Feeling Like an Imposter? You’re Not Alone. Here’s What to Do.

Imposter syndrome can be defined as an “internal experience of believing that you are not as competent as others perceive you to be” (Cuncic, 2020). As university students, as people who are surviving a pandemic, and as people who likely engage with social media, we have all experienced the feeling of not only not belonging, but being wildly out of our realm of knowledge and comfort as well. We are constantly confronted by the successes of our peers, messages about being incredibly productive in spite of the current global health crisis, and social media campaigns which speak about what it means to be a “boss b****”. These messages and experiences often confirm our preexisting ideas surrounding our supposed inadequacy, only making the problem worse. After speaking to several fellow students over the course of my degree, I know I am not the only one who feels this way from time to time. And that’s alright. As students--especially Zoom University students--feelings of uncertainty are common. However, it is incredibly important to not allow these feelings to get out of hand. 

On my first day of university, I felt like the most unintelligent person in the room. After sitting through two lectures, I came home to my apartment, sat down on my couch, and asked myself not only what the heck I had gotten myself into, but how the heck I had gotten myself into it as well. While I feel this less and less about myself three years later, feelings of being a fraud and simpleton creep into my life every now and again. Even after making myself proud time and time again, that little voice in the back of my head creeps up every now and then to remind me not only of my status as an ‘imposter’, but to keep me awake at night debating whether I truly know anything about the degree I have dedicated myself to for the last three years. It is at this point that imposter syndrome becomes unhealthy: it no longer exists to push me to do my best and to study with fervour, but to tear apart my sense of self and confidence. 

When I find myself overwhelmed with imposter system, I first take a minute to hear myself out, and try to understand why I am feeling this way. Did I recently receive a grade I am unhappy with? Have I been taking proper care of myself and my mental health? If I can come to the bottom of why I am feeling the way I am, I’ll do what I can to address it: review an assignment and reflect, go to office hours, eat lunch, go for a walk, or just take a second away from my desk. If, for whatever reason, I can’t get to the root of my feelings, I employ a multitude of other strategies. Some days, this strategy is to get out a pad of paper and write down some of my accomplishments (no matter how small) to remind myself that I am a competent individual capable of success, and that I do deserve to be in the positions that I am in, such as attending University. Other days, I’ll chat with my partner, sister, or a friend about how I’m feeling, not for their vindication or validation, but rather just to get it off my mind.  Others still, I remind myself that imposter system is very often connected to a need for perfectionism in not only my daily life, but in my academic and professional life as well. The biggest thing that I note about perfectionism is that it is a social construct: it doesn’t truly exist, and therefore doesn’t truly serve me. By acknowledging this, I am not eliminating my perfectionist tendencies, but rather acknowledging that perfect or not, I am worthy, and certainly not an imbecile or  imposter.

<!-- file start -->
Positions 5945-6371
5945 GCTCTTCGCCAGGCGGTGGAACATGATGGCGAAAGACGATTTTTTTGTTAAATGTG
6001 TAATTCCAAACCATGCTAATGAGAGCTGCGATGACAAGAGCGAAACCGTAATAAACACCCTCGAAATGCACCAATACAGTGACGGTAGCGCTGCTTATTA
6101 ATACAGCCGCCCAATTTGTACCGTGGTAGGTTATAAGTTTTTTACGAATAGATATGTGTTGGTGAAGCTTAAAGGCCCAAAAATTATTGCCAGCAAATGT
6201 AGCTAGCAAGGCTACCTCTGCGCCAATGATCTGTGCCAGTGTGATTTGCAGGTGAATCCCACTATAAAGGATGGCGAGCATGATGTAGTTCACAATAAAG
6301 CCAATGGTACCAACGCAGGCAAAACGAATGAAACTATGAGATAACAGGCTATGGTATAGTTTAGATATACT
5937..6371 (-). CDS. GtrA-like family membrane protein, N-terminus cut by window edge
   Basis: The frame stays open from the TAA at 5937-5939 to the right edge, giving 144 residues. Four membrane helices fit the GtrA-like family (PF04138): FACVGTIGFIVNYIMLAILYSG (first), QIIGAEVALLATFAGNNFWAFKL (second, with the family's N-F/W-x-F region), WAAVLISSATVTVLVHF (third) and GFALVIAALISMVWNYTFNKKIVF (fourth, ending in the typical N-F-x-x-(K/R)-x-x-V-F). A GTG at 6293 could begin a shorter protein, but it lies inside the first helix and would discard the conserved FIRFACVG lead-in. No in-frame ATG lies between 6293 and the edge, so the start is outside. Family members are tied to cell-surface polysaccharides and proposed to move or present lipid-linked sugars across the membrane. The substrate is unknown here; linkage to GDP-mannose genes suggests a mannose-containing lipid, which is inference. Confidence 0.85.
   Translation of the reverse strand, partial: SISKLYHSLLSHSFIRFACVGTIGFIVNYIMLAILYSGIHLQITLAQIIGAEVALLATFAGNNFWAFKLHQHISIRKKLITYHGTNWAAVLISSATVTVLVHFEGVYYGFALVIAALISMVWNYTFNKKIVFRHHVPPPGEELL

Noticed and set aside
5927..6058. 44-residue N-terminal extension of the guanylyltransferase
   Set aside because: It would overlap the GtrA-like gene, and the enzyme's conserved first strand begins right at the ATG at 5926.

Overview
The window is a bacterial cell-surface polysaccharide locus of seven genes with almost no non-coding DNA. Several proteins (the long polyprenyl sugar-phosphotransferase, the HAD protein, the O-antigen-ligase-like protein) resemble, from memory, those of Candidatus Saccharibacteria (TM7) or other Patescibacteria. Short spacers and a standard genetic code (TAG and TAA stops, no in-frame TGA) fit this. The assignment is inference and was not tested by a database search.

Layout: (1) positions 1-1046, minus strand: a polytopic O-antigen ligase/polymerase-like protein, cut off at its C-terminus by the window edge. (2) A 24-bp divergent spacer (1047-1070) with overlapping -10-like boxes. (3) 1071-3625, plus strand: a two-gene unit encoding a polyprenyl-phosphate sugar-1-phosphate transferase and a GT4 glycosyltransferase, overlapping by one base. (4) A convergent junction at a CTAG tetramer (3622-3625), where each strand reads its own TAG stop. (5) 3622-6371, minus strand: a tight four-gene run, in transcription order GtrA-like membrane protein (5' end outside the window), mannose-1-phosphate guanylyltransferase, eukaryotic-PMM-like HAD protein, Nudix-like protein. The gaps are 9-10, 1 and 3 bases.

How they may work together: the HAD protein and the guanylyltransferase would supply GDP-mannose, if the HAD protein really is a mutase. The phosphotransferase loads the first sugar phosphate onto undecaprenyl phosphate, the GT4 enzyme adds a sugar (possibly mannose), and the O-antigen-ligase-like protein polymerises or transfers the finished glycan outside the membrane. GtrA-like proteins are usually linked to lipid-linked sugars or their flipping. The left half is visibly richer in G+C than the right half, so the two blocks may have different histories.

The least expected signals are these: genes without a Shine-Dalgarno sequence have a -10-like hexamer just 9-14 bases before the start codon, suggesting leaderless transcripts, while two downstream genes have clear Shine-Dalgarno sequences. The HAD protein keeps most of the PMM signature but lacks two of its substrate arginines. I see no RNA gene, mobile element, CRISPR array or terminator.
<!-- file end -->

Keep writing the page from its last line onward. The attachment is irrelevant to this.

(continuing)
If you find yourself relating to any of the experiences that I’ve shared above, or struggle with not feeling adequate and as though you belong, I hope that the strategies and messages I’ve described above can assist you in overcoming imposter system. If you ever feel as though your feelings are getting out of hand, are negatively impacting your ability to succeed at school or work, or just need someone to talk to, please do consider reaching out for mental health support, be it to a friend or family member, or to campus/professional services. Services include:

 

References:

Cuncic, Arlin. What Is Imposter Syndrome? VeryWell Mind, May 1, 2020, https://www.verywellmind.com/imposter-syndrome-and-social-anxiety-disorder-415646.